People with highly deductible health plans are less likely to seek emergency treatment for chest pain


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People who have to spend $ 1,000 or more a year on out-of-pocket medical deductibles under their health insurance plan are less likely to seek emergency care for chest pain and less likely to be hospitalized during these visits. , compared to people who have health insurance plans with an annual deductible of $ 500 or less, according to new research published today in the American Heart Association’s flagship journal Circulation.

Chests it can occur when the heart muscle does not get enough oxygen-rich blood. It may seem like pressure or tightness in the chest. Discomfort can also occur in the shoulders, arms, neck, jaw or back and can also have indigestion. Chest pain can be a symptom of an underlying heart problem, usually coronary heart disease (CHD). There are many types of , and all chest pain should be checked for professional.

Medical insurance and employers who manage their own plans are increasingly shifting the burden of healthcare costs to patients, the researchers noted. By 2020, more than half of U.S. employees were enrolled in a highly deductible health plan, according to the National Employer Health Benefits Survey. Previous research has shown that the state of insurance and financial concerns affect patients ’decisions to delay or omit seeking care for many medical conditions.

“Changing the high cost of health care from insurers and employers to patients has become a trend across the United States,” said study lead author Shih-Chuan Chou, MD, MPH , SM, emergency care physician in Brigham’s emergency medicine department. and Boston Women’s Hospital. “Our study is one of the first to examine the impact of a highly deductible health care plan on people’s decisions to go to an emergency room for chest pain.”

Using the claims database of a U.S. medical insurer, the researchers identified patients aged 19 to 63, enrolled between 2003 and 2014, whose employers only offer low-deductible health plans ($ 500). or less / year) the first year and then forced to enroll in a highly deductible health plan ($ 1,000 or more / year) during the second year. He it included members who were enrolled in a low-deduction health plan for two years in a row.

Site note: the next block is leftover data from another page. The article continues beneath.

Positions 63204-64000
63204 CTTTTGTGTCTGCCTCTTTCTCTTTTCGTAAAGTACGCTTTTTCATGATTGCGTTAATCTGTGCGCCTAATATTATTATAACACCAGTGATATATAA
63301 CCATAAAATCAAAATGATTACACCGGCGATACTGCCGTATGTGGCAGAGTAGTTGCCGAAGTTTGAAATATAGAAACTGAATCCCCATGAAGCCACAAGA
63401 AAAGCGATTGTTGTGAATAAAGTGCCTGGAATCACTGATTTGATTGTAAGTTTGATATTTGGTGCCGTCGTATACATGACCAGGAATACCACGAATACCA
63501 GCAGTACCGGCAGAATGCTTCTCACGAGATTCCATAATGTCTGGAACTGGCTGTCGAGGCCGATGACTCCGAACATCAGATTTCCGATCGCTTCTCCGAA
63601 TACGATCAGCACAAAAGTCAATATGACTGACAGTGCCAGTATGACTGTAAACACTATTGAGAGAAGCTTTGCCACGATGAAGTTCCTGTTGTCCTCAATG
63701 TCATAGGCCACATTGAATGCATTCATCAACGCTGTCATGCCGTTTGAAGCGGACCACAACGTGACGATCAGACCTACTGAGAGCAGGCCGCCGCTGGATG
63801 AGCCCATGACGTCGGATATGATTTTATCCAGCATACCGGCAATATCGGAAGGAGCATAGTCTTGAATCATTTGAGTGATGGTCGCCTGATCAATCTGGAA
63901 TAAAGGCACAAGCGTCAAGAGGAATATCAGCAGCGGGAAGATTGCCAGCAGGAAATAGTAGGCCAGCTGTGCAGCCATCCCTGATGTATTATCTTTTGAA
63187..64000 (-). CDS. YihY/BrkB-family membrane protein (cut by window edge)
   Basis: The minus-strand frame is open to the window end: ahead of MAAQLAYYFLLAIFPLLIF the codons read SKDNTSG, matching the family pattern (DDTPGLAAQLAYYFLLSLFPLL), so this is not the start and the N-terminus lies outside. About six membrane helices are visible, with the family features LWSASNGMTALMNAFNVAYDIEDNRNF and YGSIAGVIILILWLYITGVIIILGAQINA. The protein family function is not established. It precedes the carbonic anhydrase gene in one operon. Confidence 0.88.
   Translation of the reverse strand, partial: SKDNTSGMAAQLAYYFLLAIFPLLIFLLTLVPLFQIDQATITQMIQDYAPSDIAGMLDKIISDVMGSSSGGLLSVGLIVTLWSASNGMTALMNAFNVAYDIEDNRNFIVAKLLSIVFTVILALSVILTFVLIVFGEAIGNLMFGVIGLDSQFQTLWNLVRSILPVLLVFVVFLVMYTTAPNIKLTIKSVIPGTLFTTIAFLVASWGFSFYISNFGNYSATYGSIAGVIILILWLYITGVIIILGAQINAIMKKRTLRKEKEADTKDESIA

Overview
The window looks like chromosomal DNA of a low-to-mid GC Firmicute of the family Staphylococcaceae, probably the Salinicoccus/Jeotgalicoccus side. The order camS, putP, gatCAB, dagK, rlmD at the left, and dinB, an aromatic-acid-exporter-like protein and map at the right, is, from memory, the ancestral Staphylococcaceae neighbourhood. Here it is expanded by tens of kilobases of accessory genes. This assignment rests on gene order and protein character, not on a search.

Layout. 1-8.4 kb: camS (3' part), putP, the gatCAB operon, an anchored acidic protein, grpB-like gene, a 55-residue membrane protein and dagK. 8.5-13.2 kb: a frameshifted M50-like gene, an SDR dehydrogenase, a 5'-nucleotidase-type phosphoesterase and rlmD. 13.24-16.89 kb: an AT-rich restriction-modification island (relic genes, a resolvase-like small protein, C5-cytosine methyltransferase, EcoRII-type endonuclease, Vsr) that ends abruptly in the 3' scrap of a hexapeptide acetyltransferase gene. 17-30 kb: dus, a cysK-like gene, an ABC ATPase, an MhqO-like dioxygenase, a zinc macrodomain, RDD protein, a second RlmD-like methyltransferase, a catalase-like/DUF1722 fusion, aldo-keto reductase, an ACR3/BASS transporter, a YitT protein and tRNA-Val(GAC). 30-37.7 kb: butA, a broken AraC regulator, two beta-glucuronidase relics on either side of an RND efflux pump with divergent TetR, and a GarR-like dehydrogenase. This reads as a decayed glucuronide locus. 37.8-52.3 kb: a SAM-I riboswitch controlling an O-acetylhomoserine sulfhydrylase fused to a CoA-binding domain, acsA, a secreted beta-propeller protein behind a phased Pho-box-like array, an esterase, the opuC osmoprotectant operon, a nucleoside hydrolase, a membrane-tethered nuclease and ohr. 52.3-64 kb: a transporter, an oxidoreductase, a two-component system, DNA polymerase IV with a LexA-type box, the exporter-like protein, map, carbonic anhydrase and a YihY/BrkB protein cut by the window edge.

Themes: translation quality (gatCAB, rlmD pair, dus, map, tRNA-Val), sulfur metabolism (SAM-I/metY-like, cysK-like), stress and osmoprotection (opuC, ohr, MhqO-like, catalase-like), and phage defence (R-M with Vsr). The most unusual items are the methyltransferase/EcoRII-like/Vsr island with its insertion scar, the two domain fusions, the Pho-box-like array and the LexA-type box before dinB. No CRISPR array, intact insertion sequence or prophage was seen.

The study included more than half a million employees in the group with deductible discharges and nearly six million employees in the control group. In both groups, the mean age was 42 years; about half of the participants were women and about two-thirds were non-Hispanic white adults.

The researchers related people from both groups according to the specific clinical and demographic characteristics of the patient and the characteristics of the employer (such as the total number of employees) to ensure similarity. They examined whether switching to a highly deductible health plan changed the use that emergency room employees made for chest pain during the first year (the year with low deduction) compared to the second year (l year with high deduction). They also compared changes in patients ’annual outcomes from year one to year 2 between the highly deductible health plan group and the controlled control group (those with a low deductible plan for two consecutive years).

The researchers found:

  • The change to a highly deductible health plan was associated with a 4% reduction in emergency room visits for chest pain.
  • Enrollment in a highly deductible health plan was associated with an 11% decrease in emergency room visits for chest pain that led to hospitalization.
  • Among low-income patients, those with highly deductible health plans were nearly a third more likely to suffer a heart attack during a subsequent hospitalization 30 days after their initial emergency room visit for chest pain.

“People with higher deductibles delay treatment and are sicker when they go to the emergency room for chest pain,” Chou said. “When people on low incomes switch to deductible plans, they are disproportionately affected financially and their health as well.”

Each year, up to 7 million people are cared for in an emergency department for chest pain. “These results highlight the consequences associated with the affordability of health insurance and health care costs, especially for patients with illness. pain, one of the most common reasons for emergency room visits, “Chou noted.

“Cost is a real factor for patient outcomes,” Chou said. “Clinicians need to consider the possibility of actively including costs in our conversations with patients and in shared decision-making. Insurers and employers need to consider how they will manage high-deduction plans in the future, especially taking into account the impact on the health of its employees “.

One limitation of the study is the inherent bias created by the use of an administrative data set. However, the design of the study (interrupted time frame and coincidence) helped minimize these limitations.

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More information:
Circulation (2021). DOI: 10.1161 / CIRCULATIONAHA.120.052501

Citation: People with highly deductible health plans are less likely to seek emergency treatment for chest pain (2021, June 28), retrieved June 28, 2021 at -06-people-high-deductible-health- er-treatment.html

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